[Original in possession of Mr. Howard Palmer, Sec'y American Alpine Club, New London, Conn.]To Howard PalmerMartinez, Cal. December 12, 1912.Mr. Howard Palmer,Secretary American Aline Club, New London, Conn.Dear Sir:-At the National Parks conference in Yosemite valley last October, called by the Hon[orable] Sec[retary] of the Interior, comparatively little of importance was considered. The great question was "Shall automobiles be allowed to enter Yosemite", It overshadowed all others, and a prodigious lot of gaseous commercial eloquence was spent upon it by Auto-club delegates from near and far.The principal objection urged against the puffing machines was that on the steep Yosemite grades they would cause serious accidents. The machine men roared in reply that far fewer park-going people would be killed or wounded by the auto way than by the old prehistoric wagon way. All signs indicate automobile victory, and doubtless, under certain precautionary, restrictions, these useful, progressive,blunt-nosed mechanical beetles will hereafter be allowed to puff their way into all the parks and mingle their gas-breath with the breath of the pines and waterfalls, and, from the mountaineer's standpoint, with but little harm or good.In getting ready for the Canal celebration visitors the need of opening the Valley gates as wide as possible was duly considered, and the repair of roads and trails, hotel and camp building, the supply of cars and stages and arrangements in general for getting the hoped-for crowds safely into the Valley and out again. But the Yosemite Park was lost sight of, as if its thousand square miles of wonderful mountains, canyons, glaciers, forests and songful falling rivers had no existence.In the development of the Park a road is needed from the Valley along the upper canyon of the Merced, across to the head of Tuolumne Meadows, down the great Tuolumne Canyon to Hetch Hetchy valley, and thence back to Yosemite by the Big Oak Flat road. Good walkers can go anywhere in these hospitable mountains without artificial ways. But most visitors have to be rolled on wheels with blankets and kitchen arrangements.Of course the few mountaineers present got in a word now and then on the need of park protection from commercial invasion like that now threatening Hetch Hetchy. In particular the Secretary of the American Civic Association and the Sierra Club spoke on the highest value of wild parks as places of recreation, Nature's cathedrals, where all may gain inspiration and strength and get nearer to God.The great need of a landscape gardener to lay out the roads and direct the work of thinning out the heavy undergrowth was also urged.With all good New Year wishes, I am,Faithfully yours,John MuirRECEIPT FOR REGISTERED ARTICLERegistered at the Post Office Indicated in Postmark.Complete record of registered mail is kept at the post office, but the sender should write the name of the addressee on back hereof as an identification. Preserve and submit this receipt case of inquiry.POSTMASTER,perForm 3806.No. 11732Class postagePostmark clearly,showingdate and office.05-685205318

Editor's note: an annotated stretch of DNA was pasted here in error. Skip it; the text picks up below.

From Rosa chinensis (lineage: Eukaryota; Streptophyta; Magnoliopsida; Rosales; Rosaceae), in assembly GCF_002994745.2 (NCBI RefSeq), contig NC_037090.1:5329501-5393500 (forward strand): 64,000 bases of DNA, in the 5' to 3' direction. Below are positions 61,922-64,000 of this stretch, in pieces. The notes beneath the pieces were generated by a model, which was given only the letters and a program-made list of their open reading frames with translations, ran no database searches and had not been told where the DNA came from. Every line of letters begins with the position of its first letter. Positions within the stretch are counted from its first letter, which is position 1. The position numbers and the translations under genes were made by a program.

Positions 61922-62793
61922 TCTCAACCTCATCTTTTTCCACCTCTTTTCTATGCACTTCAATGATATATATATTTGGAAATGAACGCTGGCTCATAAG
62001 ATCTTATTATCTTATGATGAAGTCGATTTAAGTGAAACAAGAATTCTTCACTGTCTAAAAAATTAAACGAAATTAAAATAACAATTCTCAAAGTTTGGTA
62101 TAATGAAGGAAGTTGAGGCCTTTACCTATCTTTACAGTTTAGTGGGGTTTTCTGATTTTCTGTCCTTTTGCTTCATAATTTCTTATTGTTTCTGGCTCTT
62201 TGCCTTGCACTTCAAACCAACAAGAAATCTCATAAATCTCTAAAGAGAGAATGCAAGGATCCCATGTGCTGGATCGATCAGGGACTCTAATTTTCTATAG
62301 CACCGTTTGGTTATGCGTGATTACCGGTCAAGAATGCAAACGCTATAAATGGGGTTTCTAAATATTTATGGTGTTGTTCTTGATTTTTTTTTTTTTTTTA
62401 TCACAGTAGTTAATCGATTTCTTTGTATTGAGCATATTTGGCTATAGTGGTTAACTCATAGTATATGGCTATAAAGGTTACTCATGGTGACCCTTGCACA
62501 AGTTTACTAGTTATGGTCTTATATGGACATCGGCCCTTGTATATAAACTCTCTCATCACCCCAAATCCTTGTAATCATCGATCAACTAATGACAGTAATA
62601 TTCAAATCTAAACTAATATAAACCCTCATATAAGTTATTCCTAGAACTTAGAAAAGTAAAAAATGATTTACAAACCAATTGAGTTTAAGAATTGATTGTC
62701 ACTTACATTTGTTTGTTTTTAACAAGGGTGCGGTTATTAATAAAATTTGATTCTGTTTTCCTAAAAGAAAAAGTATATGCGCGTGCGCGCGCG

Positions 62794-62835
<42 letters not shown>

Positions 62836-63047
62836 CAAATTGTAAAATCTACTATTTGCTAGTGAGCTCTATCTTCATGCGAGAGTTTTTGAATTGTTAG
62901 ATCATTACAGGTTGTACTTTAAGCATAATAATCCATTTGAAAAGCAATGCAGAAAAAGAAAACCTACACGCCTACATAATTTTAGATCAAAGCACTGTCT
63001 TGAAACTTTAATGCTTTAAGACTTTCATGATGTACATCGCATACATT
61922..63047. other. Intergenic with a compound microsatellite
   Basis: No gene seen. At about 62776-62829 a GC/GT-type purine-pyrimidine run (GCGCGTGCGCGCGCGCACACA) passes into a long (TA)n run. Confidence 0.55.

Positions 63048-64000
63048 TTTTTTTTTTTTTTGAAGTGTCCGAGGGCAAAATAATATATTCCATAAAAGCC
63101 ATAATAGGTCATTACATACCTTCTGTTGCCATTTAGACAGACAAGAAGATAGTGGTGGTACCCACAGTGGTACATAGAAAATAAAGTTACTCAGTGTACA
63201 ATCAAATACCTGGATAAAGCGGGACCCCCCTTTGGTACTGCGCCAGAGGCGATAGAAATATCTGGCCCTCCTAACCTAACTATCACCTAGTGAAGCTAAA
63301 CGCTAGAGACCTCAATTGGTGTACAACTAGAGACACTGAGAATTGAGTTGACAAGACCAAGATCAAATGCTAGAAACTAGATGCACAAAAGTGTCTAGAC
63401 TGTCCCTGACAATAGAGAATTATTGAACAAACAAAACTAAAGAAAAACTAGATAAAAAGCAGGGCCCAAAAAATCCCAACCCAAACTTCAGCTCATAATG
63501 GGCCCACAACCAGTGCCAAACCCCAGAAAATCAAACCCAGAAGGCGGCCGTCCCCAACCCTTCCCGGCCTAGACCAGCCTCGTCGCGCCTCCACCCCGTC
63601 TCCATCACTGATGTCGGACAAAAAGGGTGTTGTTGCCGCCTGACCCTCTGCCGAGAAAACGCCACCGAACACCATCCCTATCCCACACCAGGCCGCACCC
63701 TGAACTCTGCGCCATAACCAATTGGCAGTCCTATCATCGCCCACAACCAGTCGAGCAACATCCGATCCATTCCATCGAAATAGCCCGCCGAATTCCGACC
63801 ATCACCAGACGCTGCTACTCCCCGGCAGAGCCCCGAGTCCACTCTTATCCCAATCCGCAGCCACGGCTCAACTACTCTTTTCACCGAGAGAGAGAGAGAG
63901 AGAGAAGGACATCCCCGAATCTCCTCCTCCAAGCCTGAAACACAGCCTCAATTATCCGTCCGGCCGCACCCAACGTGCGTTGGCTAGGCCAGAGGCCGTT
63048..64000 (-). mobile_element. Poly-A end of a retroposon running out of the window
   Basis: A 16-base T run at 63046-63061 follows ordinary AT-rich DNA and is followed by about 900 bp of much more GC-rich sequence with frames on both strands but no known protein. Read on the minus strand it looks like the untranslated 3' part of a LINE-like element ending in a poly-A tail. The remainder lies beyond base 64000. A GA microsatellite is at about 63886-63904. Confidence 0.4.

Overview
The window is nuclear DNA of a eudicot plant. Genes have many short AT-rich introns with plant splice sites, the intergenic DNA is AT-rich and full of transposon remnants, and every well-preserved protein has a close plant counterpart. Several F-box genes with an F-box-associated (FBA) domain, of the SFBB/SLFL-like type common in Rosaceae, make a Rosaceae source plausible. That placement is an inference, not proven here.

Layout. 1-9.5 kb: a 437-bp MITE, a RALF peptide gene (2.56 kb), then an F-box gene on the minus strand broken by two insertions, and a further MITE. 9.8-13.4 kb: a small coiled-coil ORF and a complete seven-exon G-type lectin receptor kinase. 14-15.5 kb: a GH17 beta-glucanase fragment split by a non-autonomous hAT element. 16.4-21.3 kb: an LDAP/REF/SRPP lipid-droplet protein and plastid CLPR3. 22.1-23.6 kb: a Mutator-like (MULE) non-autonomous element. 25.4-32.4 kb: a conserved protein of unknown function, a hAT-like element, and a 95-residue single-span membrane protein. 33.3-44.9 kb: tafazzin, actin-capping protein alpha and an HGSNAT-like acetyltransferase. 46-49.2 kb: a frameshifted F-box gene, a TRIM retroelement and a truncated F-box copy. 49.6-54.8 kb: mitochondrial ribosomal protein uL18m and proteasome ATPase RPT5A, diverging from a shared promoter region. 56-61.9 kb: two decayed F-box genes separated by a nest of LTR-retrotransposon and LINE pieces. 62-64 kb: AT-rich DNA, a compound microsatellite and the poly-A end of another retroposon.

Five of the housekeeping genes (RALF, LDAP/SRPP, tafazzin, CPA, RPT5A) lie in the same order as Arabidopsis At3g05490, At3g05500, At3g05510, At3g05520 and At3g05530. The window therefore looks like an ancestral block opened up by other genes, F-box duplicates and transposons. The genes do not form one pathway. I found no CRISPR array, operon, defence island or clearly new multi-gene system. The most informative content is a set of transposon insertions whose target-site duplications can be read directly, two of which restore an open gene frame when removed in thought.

1912 Dec 12
Original letter dimensions unknown.
Muir, John, "Letter from John Muir to Howard Palmer, 1912 Dec 12." (1912). John Muir Correspondence (PDFs). 6411.
Reel 20, Image 1475
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Environmentalist, naturalist, travel, conservation, national parks, John Muir, Yosemite, California, history, correspondence, letters